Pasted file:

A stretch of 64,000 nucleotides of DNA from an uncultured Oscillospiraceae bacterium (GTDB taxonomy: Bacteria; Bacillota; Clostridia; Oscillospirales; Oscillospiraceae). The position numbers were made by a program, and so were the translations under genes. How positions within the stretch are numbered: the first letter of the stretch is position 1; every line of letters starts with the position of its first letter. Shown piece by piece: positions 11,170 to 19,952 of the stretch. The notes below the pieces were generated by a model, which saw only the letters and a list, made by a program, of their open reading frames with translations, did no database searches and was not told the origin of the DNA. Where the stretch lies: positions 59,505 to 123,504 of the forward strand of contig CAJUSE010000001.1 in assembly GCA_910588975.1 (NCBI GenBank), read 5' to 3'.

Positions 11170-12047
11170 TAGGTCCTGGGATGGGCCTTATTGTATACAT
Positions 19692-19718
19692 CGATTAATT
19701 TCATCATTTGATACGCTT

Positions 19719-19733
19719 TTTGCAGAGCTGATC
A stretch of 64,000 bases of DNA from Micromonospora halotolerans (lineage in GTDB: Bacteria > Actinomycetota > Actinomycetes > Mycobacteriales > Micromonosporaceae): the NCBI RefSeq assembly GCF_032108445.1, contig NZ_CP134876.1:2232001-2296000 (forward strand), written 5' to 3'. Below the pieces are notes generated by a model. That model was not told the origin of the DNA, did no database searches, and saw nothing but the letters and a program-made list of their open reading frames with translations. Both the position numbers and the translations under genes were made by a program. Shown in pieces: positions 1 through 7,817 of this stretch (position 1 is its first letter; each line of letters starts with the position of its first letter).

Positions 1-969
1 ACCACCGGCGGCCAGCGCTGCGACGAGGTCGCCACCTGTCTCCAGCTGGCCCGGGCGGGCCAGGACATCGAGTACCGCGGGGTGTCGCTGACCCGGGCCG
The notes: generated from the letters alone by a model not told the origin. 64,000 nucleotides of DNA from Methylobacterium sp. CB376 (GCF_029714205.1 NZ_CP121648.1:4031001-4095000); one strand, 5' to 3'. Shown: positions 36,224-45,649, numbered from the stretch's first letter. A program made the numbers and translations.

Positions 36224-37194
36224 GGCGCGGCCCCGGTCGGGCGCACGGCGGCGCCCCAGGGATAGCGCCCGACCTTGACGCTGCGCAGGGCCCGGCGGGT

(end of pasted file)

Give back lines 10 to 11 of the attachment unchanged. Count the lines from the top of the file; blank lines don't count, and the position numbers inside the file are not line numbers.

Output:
Positions 1-969
1 ACCACCGGCGGCCAGCGCTGCGACGAGGTCGCCACCTGTCTCCAGCTGGCCCGGGCGGGCCAGGACATCGAGTACCGCGGGGTGTCGCTGACCCGGGCCG